Antinuclear

Australian news, and some related international items

“Project Sunshine” tested dead babies for radioactive fallout

Only baby bones used in nuke tests https://www.news24.com/xArchive/Archive/Only-baby-bones-used-in-nuke-tests-20010607 2001-06-0 Sydney, Australia – Bone samples from dead babies were shipped to the United States and Britain to be tested for radioactive fallout as part of an Australian government programme, officials said on Thursday.

The government’s Australian Radiation Protection and Nuclear Safety Agency (ARPANSA) said from 1957 to 1978 Australia operated a programme to measure levels of “strontium 90” radioactive fallout in humans by testing corpses. Nuclear weapons tests were conducted in Australia and there was concern about radioactive fallout building up in the atmosphere.

In the early years of the study, known as Project Sunshine, hundreds of human bone samples from corpses of babies, children and adults aged up to 40 years were reduced to ash and sent to the United States and Britain for tests on radioactivity levels. Facilities were later constructed for the tests to be carried out in Australia.

ARPANSA chief executive officer Dr. John Loy said on Thursday that it was unlikely scientists sought consent to do the tests from relatives of the deceased.

Loy said the studies were “part of an overall programme to measure the impact on Australians of atmospheric nuclear testing throughout the world.”

“In the 1950s and 60s there were hundreds of nuclear explosions throughout the world and this led to contamination,” Loy told The Associated Press. “There were measurements of activity in water, air, food and … bone tissue,” he said.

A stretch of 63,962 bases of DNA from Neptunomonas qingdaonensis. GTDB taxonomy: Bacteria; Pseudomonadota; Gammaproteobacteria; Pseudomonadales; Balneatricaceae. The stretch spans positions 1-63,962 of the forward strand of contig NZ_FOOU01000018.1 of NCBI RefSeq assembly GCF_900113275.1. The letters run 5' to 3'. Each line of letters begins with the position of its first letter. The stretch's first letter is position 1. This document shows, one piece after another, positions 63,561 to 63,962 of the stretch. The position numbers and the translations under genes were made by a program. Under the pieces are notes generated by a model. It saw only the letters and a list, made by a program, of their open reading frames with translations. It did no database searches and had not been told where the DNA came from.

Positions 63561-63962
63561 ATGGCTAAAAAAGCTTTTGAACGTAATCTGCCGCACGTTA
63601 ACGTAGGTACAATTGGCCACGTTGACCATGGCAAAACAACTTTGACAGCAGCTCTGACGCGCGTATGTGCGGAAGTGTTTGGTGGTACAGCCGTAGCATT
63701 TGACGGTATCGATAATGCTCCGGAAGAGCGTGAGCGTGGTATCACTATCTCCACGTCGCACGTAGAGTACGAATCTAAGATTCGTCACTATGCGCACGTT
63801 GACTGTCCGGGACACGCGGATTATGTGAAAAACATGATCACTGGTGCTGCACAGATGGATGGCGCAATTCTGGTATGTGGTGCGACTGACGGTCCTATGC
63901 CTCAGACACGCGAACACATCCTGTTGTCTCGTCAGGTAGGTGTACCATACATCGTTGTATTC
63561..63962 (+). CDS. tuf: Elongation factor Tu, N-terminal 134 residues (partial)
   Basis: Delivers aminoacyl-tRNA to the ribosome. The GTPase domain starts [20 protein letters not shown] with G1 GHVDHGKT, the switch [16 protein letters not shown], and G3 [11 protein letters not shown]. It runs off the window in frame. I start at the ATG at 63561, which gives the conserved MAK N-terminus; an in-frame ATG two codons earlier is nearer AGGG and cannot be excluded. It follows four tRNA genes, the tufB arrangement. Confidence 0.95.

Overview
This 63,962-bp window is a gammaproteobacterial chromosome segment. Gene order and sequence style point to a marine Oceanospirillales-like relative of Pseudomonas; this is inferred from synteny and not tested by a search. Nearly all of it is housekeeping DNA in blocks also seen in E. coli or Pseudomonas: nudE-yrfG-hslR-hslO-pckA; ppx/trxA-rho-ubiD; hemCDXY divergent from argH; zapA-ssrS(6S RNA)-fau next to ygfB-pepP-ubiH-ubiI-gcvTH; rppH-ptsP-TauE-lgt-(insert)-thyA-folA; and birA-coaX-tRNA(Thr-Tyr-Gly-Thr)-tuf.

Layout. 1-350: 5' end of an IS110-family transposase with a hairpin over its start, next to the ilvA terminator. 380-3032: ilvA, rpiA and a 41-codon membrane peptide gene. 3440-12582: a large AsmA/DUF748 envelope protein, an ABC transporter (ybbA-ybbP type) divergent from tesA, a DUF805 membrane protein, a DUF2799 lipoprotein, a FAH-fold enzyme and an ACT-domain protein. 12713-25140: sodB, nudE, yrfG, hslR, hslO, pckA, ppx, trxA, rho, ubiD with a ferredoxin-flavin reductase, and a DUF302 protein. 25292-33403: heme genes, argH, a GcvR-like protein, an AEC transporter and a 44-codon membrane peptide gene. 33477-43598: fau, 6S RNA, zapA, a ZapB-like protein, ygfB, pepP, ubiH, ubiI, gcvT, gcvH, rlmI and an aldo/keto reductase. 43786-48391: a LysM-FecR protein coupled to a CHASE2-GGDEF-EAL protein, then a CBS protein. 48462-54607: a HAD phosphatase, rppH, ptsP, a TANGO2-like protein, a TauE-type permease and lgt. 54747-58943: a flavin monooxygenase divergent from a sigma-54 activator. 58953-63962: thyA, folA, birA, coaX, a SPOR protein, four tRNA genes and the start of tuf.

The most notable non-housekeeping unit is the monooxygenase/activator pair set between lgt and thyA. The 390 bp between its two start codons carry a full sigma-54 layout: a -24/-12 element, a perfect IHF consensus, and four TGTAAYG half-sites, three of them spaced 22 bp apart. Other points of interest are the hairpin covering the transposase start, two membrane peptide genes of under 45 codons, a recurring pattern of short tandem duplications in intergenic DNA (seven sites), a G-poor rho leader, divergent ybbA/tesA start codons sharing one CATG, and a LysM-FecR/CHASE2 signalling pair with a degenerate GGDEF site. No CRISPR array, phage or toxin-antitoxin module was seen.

Loy said human bone absorbs strontium 90 from the atmosphere. “So it was important to get a handle on what sort of exposure was resulting from these tests,” he added.

Project Sunshine was not kept secret by the government and reports on the study were published in scientific journals, Loy said.

Interest in the project was renewed this month by media reports that the bodies of stillborn babies from Britain and Australia were also used in the research.

The reports quoted documents from a meeting of the project’s scientists in 1955, during which project leader Dr Willard Libby said the supply of stillborn babies had been “cut off”.

“If anyone knows how to do a good job of body snatching, they will really be serving their country,” said Libby, a Nobel Prize laureate, according to The Sydney Morning Herald newspaper.

State governments across Australia have announced that they will hold inquiries into the reported export of stillborn babies for nuclear testing.

Loy said on Thursday that ARPANSA has “no evidence whatsoever” that stillborn babies’ bodies were used in tests, but only of bones.

“Conceivably it happened in some other way, I have no idea, but certainly we have no indication that it did happen,” he said.

Loy welcomed the inquiries as a chance to set standards for future nuclear testing. Currently, nuclear tests in Australia focus on radioactivity in plants, food and air only, he said.

“It’s a legacy of a bad time of nuclear testing in the atmosphere and I guess we’ve got to learn from that and the need to make sure that if these programmes are needed they are done with people’s proper consent,” Loy said.

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November 17, 2018 - Posted by | AUSTRALIA - NATIONAL, history, weapons and war

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